Monday, July 29, 2019

Humid mornings and deer flies - The Rockingham Rec Trail revisited

This summer has just hit its halftime and unlike the mad heatwaves they suffer from now in Europe, our summer weather has so far been predictable. Same old story - so humid in the mornings that your shirt gets immediately glued to your back, too hot in the afternoons to sit outside and if you think you could cool down a bit in a shade of forest, you can be sure a battalion of ticks, mosquitoes and deer flies will mount a welcoming committee. Lovely.

Anyway, yesterday I decided to revisit some places in Southern New Hampshire, namely the Rockingham Recreational Trail. If this name sounds familiar, it's maybe because only 2 months ago I wrote about my last ride there. However, that was the northern part of the trail, the one that stretches from Manchester to Newfields. But Rockingham Rec Trail has also its southern section that runs from Windham to Epping, where it merges with the northern route. On the map it looks like these are two completely different rail trails, yet somehow they both share the same name. Strange.

The only time I tried to ride a part of the southern route was 2 years ago when I rode my bike to the Pawtuckaway State Park for a quick S24O camp-out. I remembered well that the trail was though to ride - portion of it was severely eroded by horses hooves and then the other part was too sandy to be usable for cycling.

However, this time I brought a very different bike with me. Instead of 35mm wide tires I roll now on 2.2 inches of rubber. That helps a lot with gaining some traction in deeper sand so I was hoping that I can make it through.
I started at Windham, at the old rail depot where two rail trails begin - the paved Windham Rail Trail runs right across and the hidden, unpaved Rockingham Rec Trail can be found between the trees to your left.

It all began well, except that the route very quickly got really sandy, just as I expected. The section from Windham to Main St in Fremont is often used by ATVs and motocross bikes. This means the surface was eroded, rough and covered with a deep layer of loose sand. There were places where my wide tires got severely slowed down and sunk into the sand. I can't picture riding there on anything else than a mountain bike. Maybe that's why I didn't meet a single cyclist on the way.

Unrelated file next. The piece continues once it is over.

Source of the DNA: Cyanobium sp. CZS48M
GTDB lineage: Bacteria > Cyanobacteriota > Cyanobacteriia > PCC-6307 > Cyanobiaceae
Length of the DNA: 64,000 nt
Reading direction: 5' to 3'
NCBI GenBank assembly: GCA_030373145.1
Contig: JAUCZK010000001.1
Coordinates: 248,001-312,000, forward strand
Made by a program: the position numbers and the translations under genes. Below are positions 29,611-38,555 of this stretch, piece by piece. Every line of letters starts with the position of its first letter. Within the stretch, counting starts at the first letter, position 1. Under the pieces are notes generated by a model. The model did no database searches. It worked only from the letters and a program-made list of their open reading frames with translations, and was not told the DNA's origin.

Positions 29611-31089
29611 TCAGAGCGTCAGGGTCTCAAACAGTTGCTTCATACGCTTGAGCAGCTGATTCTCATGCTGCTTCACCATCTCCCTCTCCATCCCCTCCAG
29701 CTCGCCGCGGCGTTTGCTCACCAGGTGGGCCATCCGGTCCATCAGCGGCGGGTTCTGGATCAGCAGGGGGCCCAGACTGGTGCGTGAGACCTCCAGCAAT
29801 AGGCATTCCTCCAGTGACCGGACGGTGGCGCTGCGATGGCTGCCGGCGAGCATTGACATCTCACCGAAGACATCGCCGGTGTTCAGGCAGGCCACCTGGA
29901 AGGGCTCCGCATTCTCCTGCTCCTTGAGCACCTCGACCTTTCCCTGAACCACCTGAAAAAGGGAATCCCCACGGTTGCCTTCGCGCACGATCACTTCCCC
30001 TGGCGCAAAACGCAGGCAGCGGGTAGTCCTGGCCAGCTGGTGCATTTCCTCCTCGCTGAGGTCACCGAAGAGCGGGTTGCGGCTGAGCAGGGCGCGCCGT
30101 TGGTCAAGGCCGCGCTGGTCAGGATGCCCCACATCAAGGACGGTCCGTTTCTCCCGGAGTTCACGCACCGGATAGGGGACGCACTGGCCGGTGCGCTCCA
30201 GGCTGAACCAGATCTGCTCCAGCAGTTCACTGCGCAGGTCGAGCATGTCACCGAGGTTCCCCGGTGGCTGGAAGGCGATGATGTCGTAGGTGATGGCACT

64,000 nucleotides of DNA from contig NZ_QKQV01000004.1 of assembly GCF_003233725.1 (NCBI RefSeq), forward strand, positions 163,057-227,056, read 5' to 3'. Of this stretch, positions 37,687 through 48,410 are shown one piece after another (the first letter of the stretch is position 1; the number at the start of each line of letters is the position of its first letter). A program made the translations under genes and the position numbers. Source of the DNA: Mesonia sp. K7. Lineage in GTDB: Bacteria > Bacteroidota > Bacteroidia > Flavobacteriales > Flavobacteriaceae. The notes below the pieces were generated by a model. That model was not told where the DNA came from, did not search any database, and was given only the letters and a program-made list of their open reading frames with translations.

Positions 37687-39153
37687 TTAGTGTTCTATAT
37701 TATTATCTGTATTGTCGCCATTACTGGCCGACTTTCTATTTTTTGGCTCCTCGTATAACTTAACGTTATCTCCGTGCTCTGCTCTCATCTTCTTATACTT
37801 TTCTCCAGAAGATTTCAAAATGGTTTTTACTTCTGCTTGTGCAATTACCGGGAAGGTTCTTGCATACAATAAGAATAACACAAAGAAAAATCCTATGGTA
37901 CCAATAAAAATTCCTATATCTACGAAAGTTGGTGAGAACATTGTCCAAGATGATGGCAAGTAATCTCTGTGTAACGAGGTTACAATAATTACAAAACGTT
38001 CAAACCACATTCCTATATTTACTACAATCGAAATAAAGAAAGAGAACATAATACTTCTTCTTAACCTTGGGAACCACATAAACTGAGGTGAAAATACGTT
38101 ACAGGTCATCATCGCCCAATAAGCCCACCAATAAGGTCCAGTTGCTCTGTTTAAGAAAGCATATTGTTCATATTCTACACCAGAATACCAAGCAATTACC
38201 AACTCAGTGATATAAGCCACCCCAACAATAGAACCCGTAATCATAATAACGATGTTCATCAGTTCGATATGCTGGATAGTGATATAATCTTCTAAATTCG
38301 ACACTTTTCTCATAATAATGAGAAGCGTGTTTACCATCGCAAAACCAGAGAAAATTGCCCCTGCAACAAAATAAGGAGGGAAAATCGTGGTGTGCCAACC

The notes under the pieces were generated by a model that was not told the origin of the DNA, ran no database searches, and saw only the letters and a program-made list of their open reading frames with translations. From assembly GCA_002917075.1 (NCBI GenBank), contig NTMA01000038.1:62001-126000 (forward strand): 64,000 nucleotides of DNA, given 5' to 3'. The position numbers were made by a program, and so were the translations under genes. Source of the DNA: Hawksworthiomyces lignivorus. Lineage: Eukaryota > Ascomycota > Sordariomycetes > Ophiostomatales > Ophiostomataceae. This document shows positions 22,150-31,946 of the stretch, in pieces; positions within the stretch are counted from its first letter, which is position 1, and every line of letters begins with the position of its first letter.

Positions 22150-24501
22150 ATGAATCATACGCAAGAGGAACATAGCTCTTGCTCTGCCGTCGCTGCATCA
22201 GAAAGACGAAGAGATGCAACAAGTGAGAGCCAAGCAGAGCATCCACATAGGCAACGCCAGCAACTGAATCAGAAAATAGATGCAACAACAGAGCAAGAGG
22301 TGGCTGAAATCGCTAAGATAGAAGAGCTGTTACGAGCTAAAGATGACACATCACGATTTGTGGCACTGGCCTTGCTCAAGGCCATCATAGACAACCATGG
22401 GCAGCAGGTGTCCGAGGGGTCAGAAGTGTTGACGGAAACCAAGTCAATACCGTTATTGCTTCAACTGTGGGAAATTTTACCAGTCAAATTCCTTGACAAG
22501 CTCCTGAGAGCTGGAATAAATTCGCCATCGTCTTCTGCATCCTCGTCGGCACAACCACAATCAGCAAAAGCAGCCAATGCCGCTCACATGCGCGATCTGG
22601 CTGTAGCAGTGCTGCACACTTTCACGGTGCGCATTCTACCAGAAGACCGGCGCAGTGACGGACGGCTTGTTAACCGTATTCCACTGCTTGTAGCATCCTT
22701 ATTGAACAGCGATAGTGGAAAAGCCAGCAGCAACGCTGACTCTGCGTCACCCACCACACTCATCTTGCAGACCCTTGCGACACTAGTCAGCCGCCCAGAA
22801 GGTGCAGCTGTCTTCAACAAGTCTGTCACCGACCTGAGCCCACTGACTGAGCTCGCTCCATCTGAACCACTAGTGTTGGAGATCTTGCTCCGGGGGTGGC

On top of that, there was a silly problem with humidity. Humid morning air combined with dust and sand picked up by my bike's tires meant that soon my bike and water bottles were covered with a layer of sticky, grey mud. Not a big deal, unless you want to take a sip of water and suddenly find sand in your mouth.

After a longer while I got to Sandown for a quick stop at the old rail depot, then continued along the trail to Fremont. Here, the ATV-segment ended and I entered a section that gets frequently used by people horseback. Soon enough I was already at the end of the Rockingham Rec Trail in Epping, at which point I had to start riding back.
Of course, being me, I didn't just want to use the main road but to be more adventurous. As it turned out, Shirking Rd in Fremont was certainly for the adventurous types. Being a logging road, it was as rough as you can possibly imagine - muddy, uneven, flooded in multiple places. I had to walk through several giant puddles, slide on mud and fight swarms of deer flies and mosquitoes.

Once I made it through I had enough of such adventure and decided to just stick to paved roads and make my way south. The sun was already high up in the sky and day was getting hotter. I stopped at the gas station in Hampstead to resupply and kept going. The rest of the route was a bit boring - just going through some remote cul-de-sacks in Windham - places where I certainly wouldn't want to live. It still surprises me how many Americans think such homes are "great for families with children". Nothing beats having to drive your kids everywhere, I guess.

Anyway, after 4hrs of riding I could drive back home, then cool myself down with a pint of local brew.

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